“Songs we wrote years ago fit into a recent discovery of ours – that the escape is within and the only way out is the only way in.”
Pratyush Pillai [vocals and guitar], Jackson John [guitar], Saahas Saritha Bala [sound] and Chris D’mello [bass and melody] who make up the band Blue Reverie – walk into PORT bright and early wearing vibrant kurtas and warm smiles. A complex set-up with a multitude of instruments follows – which proves to be worth the wait. As soon as their rich and familiar sounds flood the space, we sit back and lose ourselves in the music.
A post-grunge, alternative and power groove rock band based in Mumbai, Blue Reverie’s songs often revolve around the concept of ‘escapism’. Their extremely diverse influences range from Pantera, Pearl Jam, Nirvana, Alice in Chains, Soundgarden and more.
After a riveting performance, they settle down for a chat. We asked them to bring along their lucky items, so we start by discussing those – their two favourite books by Eckhart Tolle, The Power of Now and A New Earth. “They’re not lucky as much as inspirational”, Pratyush explains. “When we started Blue Reverie it was all about escaping from this place to a better one. But after reading these books, and following Tolle’s videos to make some sense of the insanity around us, it made us introspect and realise that the escape is actually within and not without.” This has made a huge shift in the music, songs and lyrics they’ve been writing. Back in the day, the band was writing about running away to an unknown place. But now, impacted by the simplicity of Tolle’s writing and oration, the same songs they wrote years ago all fit into their new discovery – and words they wrote in 2013, that are finally making sense to them.
Though a place of peace and joy is still a long way off for them. “There’s a lot of insanity in all our lives, in the world around us. It troubles us more at some times and less at others. But we hope to get to a peaceful state of being and move the world towards that, eventually.”
While inspiration is necessary and exposure to music only helps, when people start comparing their songs with those they’re inspired by, what happens?, Jackson says, “There are some similarities, but I think that will happen to any musician – anything you listen to will reflect in your music, but never in a very disturbing way.” Pratyush agrees, “Eddie Vedder has been a big influence. In fact I was never supposed to sing. I started singing only because in a lot of bands I was in, the vocalist I was with would get up and say “yaar feel nahi aa raha.” *Adds as an aside* Being in a band is like a marriage – if somebody leaves it’s heartbreaking.”
A huge fan of Pearl Jam, Alice in Chains and Creed – Pratyush tells us how most song-writing starts with being very close to one’s influence and eventually gets taken forward in one’s own way. “When we first started, I’ve been asked whether I’m copying Eddie and that’s when I noticed we were slightly similar but I think the sound has evolved in the last five years. And it’s moved into a different space so we’re happy.”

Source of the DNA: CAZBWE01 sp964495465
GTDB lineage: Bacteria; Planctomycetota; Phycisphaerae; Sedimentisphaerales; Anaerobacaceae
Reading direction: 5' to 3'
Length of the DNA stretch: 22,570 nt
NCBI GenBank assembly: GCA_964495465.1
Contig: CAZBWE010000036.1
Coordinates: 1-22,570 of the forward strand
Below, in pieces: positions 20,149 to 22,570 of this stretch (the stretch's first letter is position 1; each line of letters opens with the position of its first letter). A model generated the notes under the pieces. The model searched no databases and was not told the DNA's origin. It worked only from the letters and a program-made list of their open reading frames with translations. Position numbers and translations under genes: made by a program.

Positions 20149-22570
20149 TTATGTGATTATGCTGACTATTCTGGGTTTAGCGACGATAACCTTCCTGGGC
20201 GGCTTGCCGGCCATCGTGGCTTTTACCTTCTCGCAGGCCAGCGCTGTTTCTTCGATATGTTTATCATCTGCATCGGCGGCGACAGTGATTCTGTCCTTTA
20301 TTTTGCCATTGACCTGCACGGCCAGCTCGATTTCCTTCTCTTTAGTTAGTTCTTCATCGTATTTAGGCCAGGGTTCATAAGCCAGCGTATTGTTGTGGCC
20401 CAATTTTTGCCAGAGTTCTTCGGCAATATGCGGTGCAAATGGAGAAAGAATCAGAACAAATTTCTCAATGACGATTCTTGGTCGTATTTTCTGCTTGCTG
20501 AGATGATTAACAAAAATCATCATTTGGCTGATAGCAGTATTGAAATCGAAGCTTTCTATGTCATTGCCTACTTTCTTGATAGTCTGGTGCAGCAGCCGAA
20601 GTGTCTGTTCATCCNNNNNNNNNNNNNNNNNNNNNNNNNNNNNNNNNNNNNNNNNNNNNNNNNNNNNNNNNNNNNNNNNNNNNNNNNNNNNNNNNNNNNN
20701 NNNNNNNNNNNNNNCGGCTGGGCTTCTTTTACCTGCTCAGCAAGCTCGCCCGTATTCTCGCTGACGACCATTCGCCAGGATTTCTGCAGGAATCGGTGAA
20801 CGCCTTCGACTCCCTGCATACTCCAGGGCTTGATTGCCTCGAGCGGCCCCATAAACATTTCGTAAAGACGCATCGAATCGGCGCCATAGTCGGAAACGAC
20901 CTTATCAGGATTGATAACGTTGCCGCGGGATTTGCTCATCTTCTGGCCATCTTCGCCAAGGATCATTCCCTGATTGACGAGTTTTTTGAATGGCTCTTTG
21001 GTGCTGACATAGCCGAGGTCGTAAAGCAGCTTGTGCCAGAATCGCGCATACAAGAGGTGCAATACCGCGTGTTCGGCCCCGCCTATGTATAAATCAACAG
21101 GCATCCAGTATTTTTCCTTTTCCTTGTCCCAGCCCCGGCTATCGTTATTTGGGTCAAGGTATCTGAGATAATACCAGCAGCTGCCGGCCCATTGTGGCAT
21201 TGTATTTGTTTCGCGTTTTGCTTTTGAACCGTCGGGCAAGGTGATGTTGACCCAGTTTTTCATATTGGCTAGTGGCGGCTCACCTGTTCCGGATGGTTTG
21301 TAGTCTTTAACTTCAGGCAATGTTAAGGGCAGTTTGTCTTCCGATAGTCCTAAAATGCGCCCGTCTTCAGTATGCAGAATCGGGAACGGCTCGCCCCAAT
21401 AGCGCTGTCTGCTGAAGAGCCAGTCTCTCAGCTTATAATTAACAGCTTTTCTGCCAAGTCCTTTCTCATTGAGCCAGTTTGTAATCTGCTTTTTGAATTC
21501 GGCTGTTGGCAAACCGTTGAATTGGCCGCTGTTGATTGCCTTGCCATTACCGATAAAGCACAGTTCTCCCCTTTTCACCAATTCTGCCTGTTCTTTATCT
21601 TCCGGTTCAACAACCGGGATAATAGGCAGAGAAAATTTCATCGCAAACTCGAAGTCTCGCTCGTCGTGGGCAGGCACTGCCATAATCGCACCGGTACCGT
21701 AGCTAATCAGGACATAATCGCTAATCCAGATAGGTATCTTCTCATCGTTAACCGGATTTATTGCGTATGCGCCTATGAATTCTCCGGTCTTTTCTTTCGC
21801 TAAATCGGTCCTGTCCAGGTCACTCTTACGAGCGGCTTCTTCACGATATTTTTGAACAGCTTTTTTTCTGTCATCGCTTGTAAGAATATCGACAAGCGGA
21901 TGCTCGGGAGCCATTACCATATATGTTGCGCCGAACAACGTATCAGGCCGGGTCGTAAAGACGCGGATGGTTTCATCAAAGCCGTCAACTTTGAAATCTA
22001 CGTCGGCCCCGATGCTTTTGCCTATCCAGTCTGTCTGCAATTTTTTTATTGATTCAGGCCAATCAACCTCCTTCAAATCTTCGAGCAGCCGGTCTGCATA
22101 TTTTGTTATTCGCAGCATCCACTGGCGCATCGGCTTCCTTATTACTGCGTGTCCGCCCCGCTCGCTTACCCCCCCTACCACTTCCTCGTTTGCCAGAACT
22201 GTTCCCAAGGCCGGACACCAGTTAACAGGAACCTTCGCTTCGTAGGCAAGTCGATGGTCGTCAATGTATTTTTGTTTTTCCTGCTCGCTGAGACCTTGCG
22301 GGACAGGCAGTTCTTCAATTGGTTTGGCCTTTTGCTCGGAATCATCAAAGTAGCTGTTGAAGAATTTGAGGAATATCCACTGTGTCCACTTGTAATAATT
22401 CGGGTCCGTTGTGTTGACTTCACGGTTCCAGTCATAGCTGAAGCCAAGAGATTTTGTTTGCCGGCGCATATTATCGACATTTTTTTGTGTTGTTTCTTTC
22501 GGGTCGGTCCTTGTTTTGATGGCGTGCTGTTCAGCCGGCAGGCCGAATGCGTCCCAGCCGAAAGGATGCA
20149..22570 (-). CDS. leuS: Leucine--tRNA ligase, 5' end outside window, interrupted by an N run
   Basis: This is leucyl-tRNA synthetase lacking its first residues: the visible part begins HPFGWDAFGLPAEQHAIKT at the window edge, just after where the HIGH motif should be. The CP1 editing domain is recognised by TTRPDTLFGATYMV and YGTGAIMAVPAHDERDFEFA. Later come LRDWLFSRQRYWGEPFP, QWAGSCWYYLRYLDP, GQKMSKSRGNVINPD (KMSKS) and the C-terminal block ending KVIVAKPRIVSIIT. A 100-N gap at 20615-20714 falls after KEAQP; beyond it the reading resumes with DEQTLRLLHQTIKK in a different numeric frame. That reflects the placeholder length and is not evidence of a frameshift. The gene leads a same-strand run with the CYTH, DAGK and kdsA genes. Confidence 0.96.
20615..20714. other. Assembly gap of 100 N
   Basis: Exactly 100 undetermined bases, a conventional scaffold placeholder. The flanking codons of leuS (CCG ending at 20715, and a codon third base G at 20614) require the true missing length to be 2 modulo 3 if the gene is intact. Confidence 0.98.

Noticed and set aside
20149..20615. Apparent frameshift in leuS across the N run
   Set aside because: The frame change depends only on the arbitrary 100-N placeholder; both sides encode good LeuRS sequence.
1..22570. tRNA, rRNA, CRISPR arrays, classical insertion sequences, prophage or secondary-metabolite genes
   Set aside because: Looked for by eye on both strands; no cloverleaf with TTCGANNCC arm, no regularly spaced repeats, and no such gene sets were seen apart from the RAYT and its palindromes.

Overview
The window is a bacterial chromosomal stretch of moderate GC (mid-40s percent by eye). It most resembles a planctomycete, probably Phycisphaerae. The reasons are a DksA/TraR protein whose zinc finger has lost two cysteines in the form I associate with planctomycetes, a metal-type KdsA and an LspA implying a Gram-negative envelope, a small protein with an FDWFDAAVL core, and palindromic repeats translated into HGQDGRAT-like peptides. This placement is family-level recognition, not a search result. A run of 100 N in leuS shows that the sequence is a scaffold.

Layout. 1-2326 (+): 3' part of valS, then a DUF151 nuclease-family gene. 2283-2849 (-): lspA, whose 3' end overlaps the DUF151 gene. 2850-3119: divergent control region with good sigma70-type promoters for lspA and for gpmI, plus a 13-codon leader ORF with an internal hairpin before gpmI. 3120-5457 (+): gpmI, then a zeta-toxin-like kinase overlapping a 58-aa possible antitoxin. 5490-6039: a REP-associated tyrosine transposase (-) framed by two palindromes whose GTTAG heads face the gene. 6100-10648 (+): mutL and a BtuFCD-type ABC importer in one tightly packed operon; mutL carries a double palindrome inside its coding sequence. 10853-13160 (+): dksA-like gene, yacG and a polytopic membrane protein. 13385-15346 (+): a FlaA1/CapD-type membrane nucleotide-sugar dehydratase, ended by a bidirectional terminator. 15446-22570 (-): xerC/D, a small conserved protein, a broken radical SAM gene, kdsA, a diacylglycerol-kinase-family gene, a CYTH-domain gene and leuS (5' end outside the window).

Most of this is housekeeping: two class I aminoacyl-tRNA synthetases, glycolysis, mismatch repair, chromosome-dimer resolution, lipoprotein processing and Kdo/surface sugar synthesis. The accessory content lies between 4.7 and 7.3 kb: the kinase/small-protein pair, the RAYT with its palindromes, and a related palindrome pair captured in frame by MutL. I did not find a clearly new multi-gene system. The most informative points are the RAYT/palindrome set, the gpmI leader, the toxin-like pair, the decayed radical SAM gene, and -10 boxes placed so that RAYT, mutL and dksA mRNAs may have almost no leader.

Musicians often say they need to be in ‘the zone’ to make music together or jam together. For Blue Reverie, that zone often involves everyone in the room being in the same state of mind. “It can’t be just you alone, while everyone else is doing something else. If everyone’s state of mind is the same, that helps achieve that trance. It usually happens in all our jams. We’ll be playing the same song for half an hour and won’t realise,” mentions Chris. Saahas and Jackson agree that being in the zone is like being ecstatic and becoming one with music. “It’s like the cosmos is flowing through you. When we create music, we can easily go into a meditative and hypnotic state and for me that is the ‘zone’. You can continue playing and not even realise when you’ve played 27 bars,” says Saahas, who usually recommends new bands, songs and videos to the rest of the band.
They all agree that it’s all about chemistry with audiences for a successful gig because musicians need to ensure that the audience is having a good time. “That’s one of the main aspects of a live performance, because in the end you’re just displaying what you’re made of and you’re only satisfied when people can connect. We recently played an act where people were vibing with us – they were generous and open minded and were a great audience” says Chris.
Pratyush speaks enthusiastically about the first time they heard themselves play together in the set-up they’re currently in, as part of LIVE at PORT Season 1. “We would really like to thank PORT because this is where it all began. We actually stood there [points to the terrace] and got goosebumps remembering that day. I can’t describe it in words, it was unreal. We’re looking forward to more gigs like that.”
Blue Reverie’s upcoming work includes an EP called Audio Monastery.
Words by Shaista Vaishnav